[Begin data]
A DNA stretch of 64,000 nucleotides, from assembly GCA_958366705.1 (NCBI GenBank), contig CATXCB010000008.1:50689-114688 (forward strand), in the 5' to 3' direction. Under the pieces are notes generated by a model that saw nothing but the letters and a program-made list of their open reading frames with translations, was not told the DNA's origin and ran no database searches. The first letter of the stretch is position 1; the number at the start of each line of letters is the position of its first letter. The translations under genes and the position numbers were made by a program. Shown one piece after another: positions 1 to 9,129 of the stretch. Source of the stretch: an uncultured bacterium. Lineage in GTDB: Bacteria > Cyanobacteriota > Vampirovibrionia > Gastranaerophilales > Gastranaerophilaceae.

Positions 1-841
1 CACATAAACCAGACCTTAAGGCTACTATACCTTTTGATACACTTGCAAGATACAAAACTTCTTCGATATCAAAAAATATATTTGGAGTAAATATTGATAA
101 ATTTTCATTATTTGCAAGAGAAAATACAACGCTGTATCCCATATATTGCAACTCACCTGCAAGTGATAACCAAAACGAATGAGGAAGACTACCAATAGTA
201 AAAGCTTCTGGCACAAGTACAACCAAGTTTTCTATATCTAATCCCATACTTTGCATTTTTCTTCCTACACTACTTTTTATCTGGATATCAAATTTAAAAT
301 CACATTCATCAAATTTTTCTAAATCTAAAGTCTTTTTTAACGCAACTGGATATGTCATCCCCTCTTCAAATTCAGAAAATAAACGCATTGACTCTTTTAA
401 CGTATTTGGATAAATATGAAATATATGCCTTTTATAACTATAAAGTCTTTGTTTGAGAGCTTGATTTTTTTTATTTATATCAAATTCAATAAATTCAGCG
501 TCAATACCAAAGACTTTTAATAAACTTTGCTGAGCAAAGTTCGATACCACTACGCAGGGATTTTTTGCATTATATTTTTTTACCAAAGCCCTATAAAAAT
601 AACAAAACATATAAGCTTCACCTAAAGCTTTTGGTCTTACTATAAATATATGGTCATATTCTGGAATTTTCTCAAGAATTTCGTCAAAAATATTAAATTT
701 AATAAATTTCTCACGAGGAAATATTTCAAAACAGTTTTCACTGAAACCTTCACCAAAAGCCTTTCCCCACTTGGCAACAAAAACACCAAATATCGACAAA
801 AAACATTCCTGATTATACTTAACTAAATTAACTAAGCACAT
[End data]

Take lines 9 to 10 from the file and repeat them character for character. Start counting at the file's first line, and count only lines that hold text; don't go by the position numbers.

601 AACAAAACATATAAGCTTCACCTAAAGCTTTTGGTCTTACTATAAATATATGGTCATATTCTGGAATTTTCTCAAGAATTTCGTCAAAAATATTAAATTT
701 AATAAATTTCTCACGAGGAAATATTTCAAAACAGTTTTCACTGAAACCTTCACCAAAAGCCTTTCCCCACTTGGCAACAAAAACACCAAATATCGACAAA